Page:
As for promotion, the band has opted for minimalist approach. A limited tour in small venues such as Selinas at Coogee, a couple of leagues clubs and a sprinkling of universities on the east coast was to kick off last night at Manly Leagues Club. But there's more - or is that less?

"The band has decided there will be no interviews," says the man from Sony with mournful resignation. What, none at all? "Nothing." How about a photograph? "Sorry," he replies.

It is hardly the accepted recipe for commercial success.

Packed to the gills, French's Tavern could hold I maybe a hundred people in its dingy basement on Oxford Street, just up from Crown Street. It was technically classed as a wine bar and restaurant, and there was no beer, just wine and a potent brew of cider. Somewhere out the back was an ancient kitchen that served up cups of what generously could be described as food, no doubt to comply with licensing laws, but which may well have been the inspiration for the 1985 EP Species Deceases.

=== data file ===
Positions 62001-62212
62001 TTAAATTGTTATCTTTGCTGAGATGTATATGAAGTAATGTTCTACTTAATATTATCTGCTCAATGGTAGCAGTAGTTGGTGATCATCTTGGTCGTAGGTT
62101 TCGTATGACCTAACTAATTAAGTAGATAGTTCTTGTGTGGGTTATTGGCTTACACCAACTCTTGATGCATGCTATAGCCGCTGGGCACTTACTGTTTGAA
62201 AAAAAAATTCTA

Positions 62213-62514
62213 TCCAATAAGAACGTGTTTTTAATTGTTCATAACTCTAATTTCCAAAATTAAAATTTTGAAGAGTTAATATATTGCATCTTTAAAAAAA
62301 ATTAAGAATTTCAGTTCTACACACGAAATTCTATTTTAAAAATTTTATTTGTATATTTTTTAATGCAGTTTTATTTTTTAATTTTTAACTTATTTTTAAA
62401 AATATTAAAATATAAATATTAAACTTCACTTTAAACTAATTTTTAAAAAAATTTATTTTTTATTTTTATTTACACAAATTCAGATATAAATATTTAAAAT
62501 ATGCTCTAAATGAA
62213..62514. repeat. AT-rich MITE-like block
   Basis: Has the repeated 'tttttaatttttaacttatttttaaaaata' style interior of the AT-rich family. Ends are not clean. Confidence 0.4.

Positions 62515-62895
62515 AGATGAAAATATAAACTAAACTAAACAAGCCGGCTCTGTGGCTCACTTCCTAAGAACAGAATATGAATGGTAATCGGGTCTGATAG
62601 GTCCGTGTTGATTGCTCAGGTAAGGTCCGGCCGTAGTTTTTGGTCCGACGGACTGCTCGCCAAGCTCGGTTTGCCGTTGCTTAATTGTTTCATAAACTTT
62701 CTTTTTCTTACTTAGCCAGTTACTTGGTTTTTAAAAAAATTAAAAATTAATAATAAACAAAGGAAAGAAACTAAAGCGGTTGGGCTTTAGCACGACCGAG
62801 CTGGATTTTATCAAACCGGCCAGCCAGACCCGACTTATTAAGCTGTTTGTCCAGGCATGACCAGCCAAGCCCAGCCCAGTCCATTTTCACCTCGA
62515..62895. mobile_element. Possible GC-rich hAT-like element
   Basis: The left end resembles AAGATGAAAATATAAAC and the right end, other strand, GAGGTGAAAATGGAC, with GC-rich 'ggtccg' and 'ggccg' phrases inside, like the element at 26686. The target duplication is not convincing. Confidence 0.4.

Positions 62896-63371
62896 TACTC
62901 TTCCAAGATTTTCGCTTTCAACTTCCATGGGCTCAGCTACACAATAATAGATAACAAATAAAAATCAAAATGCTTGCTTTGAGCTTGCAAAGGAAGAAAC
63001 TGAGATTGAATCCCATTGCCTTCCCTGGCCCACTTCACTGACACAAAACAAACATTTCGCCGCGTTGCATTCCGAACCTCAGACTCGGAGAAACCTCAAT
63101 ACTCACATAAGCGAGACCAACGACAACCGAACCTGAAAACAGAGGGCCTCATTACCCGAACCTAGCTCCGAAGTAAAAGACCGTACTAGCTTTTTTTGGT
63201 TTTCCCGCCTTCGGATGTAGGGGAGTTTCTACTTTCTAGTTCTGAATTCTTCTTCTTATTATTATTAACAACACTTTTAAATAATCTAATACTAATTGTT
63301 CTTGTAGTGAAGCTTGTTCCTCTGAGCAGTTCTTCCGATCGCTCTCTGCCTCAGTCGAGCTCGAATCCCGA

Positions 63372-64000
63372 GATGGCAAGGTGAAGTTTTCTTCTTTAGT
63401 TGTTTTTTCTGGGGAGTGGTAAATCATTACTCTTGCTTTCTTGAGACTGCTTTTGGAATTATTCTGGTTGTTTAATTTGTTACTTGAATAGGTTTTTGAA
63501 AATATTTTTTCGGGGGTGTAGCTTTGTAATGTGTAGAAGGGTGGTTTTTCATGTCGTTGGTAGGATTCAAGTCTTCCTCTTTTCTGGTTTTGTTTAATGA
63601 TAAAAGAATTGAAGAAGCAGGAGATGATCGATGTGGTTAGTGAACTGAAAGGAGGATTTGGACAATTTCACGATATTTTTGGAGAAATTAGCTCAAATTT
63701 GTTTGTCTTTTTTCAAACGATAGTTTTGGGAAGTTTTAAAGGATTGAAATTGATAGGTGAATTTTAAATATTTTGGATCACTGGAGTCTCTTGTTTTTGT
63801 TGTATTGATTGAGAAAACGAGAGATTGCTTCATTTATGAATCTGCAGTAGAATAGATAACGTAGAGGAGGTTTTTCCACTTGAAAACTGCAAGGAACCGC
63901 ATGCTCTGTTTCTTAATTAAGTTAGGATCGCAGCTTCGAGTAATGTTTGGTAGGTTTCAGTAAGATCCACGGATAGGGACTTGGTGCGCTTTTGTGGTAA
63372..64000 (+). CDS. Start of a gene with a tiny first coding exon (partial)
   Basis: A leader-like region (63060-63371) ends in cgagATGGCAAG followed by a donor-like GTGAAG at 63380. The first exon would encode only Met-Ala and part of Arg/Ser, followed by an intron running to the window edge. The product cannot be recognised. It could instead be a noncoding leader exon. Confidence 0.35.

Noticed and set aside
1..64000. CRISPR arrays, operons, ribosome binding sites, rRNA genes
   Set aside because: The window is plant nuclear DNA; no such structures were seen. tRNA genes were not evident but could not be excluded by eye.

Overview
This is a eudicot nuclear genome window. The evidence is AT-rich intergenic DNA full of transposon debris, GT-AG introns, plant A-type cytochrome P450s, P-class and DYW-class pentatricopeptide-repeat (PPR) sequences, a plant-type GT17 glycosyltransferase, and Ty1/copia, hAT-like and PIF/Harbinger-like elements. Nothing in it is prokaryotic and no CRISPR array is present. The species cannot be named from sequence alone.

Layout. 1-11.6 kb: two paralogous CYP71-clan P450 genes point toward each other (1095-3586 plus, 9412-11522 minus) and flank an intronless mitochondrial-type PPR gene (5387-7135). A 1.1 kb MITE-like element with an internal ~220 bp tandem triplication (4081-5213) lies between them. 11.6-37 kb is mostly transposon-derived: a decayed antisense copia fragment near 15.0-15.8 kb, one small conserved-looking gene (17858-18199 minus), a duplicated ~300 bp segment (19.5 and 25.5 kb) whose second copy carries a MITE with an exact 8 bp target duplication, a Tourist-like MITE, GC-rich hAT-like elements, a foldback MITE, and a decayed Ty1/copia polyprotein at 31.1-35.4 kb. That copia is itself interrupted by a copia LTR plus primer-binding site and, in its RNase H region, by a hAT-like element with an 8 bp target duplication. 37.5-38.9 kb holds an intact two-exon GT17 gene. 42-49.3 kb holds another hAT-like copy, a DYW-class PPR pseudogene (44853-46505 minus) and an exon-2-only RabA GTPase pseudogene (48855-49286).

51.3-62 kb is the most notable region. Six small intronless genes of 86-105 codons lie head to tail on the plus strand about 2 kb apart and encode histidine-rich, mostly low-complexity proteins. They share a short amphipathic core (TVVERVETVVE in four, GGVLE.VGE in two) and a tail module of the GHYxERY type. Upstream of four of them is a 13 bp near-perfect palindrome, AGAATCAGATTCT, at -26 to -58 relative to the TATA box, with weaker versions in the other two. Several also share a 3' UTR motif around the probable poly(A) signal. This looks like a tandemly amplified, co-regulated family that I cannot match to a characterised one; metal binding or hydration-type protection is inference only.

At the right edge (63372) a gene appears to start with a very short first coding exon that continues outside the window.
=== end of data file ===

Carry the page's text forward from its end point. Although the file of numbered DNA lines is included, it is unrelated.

But it stayed open late and it welcomed new bands to its tiny downstairs stage. By the time it had disappeared in the mid-'80s, French's had spawned a generation of groups with wildly differing musical styles. One such band was Midnight Oil.

From the start, there was something different about them. To begin with, they were accomplished musicians. There was none of the "play three chords and let's learn as we go" routine evident among many new bands. And they were intelligent. Just out of university, they were politically and socially aware.

The early concerts in 1976 and 1977 featured cover versions from a variety of sources such as Buddy Miles, Steve Miller and Brian Eno, along with a smattering of original tunes. Gradually the covers were dropped as the number of original compositions increased.

Midnight Oil's guitarists, the classically trained Jim Moginie and blues-influenced Martin Rotsey, began working together as an unusual but extraordinarily tight unit with Rob Hirst on drums and their original bass player, known as Bear, providing complex but powerful rhythms.

Out front was gangly two-metre-tall blond law graduate named Peter Garrett. When he shaved his head and perfected his menacing lurch across the stage, the band became an instant underground hit, attracting an odd collection of inner city punks, students and surfers to their regular midweek gigs.